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What Is Microneedling, the Revolutionary Tool for Erasing Wrinkles, Scars and Acne

Jamie O’Banion swears she has sensitive skin. The CEO and co-founder of Beauty Bioscience is indeed blond and fair, but she is also passionately advocating sticking hundreds of needles into one’s face. We feel our skepticism is justified.

Within minutes of talking to the daughter of Dr. Terry James, co-founder of Beauty Bioscience and a pioneer in the fields of nano-lipids, microdermabrasion and microneedling (also called dermarolling), we’re rethinking skin care as well as our abiding fear of needles.

Jamie O'Banion of GloPro

CEO of Beauty Bioscience Jamie O’Banion

“The entire concept of microneedling was introduced by my father, who is a physician, about 12 years ago,” O’Banion begins. “In the industry, we’ve known that you have to wound the skin to regenerate the skin. In the late 1970s we started with chemical peels. From chemical peels we moved to microdermabrasion–in fact my father was involved in bringing some of that technology over from Europe–that was in the ’90s. After microdermabrasion, lasers were introduced. These are all great technologies, but there are some definite downsides to them.” Those being the common peeling, flaking, redness and even permanent damage these older techniques can cause. “In each of these you can remove the entire epidermis–the upper layer of the skin–and about half of the dermis. Anything beyond half of the dermis you get scarring, and just not a good experience,” O’Banion explains.

The science behind all of these techniques: by gently damaging the skin, you trigger its natural healing and rejuvenating properties, which causes the creation of collagen. This can lead to firmer, smoother, plumper new skin cells to replace your old, haggard ones. But with mirconeedling, you’re creating only the tiniest injury to the skin with very small pinpricks–the GloPRO® needles themselves are .3 mm in length.

“You’re injuring the skin to rejuvenate the skin but it’s a micro injury,” says O’Banion. “A micro injury is imperceptible but it causes the same response. So you’re keeping everything intact, but you’re creating micro channels in the skin. And the skin doesn’t like anything open, any gaps in the skin, so your skin triggers a healing response to build healthy skin.”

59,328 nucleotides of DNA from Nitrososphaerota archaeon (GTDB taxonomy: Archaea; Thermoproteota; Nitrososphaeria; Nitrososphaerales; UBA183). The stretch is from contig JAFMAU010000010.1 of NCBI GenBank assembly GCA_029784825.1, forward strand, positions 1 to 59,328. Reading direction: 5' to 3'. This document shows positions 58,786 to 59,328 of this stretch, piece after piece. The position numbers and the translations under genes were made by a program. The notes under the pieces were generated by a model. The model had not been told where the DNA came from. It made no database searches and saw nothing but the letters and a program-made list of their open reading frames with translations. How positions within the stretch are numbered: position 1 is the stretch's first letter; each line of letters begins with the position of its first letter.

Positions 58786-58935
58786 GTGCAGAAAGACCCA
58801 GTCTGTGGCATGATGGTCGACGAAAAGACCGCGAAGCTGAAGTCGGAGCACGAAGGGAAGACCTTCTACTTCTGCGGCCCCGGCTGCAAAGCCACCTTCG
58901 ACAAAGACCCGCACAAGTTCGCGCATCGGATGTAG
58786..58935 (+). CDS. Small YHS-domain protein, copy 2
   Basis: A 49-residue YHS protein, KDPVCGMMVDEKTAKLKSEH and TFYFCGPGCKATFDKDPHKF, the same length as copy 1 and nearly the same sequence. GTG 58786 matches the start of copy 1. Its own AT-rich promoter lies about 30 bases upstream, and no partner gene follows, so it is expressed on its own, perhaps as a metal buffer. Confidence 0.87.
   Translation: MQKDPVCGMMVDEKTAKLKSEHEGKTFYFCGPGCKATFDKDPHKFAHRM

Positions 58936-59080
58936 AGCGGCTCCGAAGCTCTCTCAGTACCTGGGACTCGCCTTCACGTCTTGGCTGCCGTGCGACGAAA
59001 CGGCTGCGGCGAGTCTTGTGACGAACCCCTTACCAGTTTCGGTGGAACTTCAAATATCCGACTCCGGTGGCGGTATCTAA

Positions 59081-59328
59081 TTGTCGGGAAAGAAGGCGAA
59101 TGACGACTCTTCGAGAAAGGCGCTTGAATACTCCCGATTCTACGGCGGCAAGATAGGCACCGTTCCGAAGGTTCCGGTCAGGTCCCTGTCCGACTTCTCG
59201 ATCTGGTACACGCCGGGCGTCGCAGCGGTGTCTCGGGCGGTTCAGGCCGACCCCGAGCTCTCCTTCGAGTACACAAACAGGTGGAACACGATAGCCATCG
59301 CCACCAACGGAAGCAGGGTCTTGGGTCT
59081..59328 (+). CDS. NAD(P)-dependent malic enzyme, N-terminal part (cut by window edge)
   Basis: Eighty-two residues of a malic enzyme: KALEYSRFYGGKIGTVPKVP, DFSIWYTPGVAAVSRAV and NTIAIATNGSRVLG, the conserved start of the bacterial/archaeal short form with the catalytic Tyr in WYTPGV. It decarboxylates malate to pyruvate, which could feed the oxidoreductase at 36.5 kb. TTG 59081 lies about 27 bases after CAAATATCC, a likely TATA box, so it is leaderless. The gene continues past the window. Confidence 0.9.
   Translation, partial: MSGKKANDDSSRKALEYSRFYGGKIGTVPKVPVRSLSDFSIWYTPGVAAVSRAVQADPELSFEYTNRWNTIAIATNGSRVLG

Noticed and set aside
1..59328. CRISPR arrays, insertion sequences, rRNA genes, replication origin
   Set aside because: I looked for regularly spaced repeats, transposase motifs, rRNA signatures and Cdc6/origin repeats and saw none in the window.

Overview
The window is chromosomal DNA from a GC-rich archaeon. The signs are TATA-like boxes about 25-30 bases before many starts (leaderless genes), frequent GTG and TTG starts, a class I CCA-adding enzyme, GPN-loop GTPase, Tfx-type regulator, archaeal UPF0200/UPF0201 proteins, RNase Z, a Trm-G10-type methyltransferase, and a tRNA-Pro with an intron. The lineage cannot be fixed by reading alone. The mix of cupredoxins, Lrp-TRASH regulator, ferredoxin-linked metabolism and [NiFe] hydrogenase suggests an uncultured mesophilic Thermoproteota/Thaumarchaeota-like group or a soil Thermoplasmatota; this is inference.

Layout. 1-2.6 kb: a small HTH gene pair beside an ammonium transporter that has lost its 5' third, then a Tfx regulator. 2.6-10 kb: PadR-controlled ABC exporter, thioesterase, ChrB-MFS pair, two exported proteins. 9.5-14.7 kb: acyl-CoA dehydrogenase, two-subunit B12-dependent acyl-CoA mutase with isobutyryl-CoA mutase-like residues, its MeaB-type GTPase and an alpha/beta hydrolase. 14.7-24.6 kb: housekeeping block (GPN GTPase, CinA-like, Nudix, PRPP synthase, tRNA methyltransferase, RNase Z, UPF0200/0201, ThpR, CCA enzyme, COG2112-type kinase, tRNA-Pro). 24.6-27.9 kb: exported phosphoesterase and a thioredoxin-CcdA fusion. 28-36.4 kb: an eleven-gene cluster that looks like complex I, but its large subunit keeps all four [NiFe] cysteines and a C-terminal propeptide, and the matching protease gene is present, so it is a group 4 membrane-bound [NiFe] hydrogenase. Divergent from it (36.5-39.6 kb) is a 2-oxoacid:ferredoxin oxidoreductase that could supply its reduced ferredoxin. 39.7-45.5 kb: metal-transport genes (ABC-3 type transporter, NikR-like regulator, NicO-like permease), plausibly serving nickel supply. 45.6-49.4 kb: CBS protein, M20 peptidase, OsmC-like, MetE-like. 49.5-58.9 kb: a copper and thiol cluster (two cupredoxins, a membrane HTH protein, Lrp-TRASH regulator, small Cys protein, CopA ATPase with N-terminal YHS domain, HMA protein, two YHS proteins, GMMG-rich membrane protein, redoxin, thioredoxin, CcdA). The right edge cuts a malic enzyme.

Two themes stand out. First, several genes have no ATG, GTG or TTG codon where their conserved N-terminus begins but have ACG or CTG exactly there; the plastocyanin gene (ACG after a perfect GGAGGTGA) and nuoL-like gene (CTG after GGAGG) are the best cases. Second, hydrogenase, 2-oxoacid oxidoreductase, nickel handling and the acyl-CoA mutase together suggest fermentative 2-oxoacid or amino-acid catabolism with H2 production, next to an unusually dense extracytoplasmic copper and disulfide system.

Jamie O'Banion of GloPro

Clinical trials and endless personal accounts indicate that at-home needling can be effective in treating acne, wrinkles, scars and stretch marks. As O’Banion points out, since it doesn’t depend on ingredients, the technology is agnostic to skin age, type, conditions and color.

One can microneedle alone and see results from increased collagen production from the skin’s own regeneration, but one of its (pleasing) secondary effects is that using GloPRO® allows ingredients to better penetrate the skin. “In a clinical trial we did we found that ingredients were absorbed 200 times more effectively with GloPRO® than without,” says O’Banion. “It’s insurance that active ingredients will get into the skin. All these beautiful ingredients we buy in expensive skin products are really designed to work in the dermis, but if they can’t get in the dermis they can’t work.”

Some are suspect that a procedure that originated in the dermatologist’s office can be done as effectively at home–but think of the at-home chemical peels and facials that are so common now. “You’re getting the same tool,” O’Banion promises. “There are, of course, deeper microneedling procedures in-office–that’s not our at-home version. But we did a study that’s showed that it’s more effective to do microneedling to the dermal junction more frequently (say three times a week) than deeper microneedling less frequently. It’s like exercise–is it better to do it every day for 30 minutes or run two marathons a year?”

Pretty convincing.

What to expect when you microneedle at home:

  1. Be sure to have a clean face and a clean roller. Check that your skin has no infections or acne outbreaks–these can spread. Sterilize your GloPRO® with the provided wash or isopropyl alcohol.
  2. Section your face into parts: the forehead, sides and chin. Avoid the eyes and nose. So you know, in our experience the forehead is the most sensitive to the microneedling sensation.
  3. About that: microneedling feels like a bristly tingle; it doesn’t hurt but it’s also not pleasant.
  4. Use the lightest pressure and go horizontally across the areas of your face two or three times, letting the machine do most of the work.
  5. After you’ve covered your sections with a horizontal roll, return to them and roll vertically, again no more than three times.
  6. Apply your serum to the face. (You might also apply serum prior to rolling.)
  7. Sterilize your GloPRO® head before returning it to its box.
  8. O’Banion recommends replacing the head every three months.

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    —Britt Burritt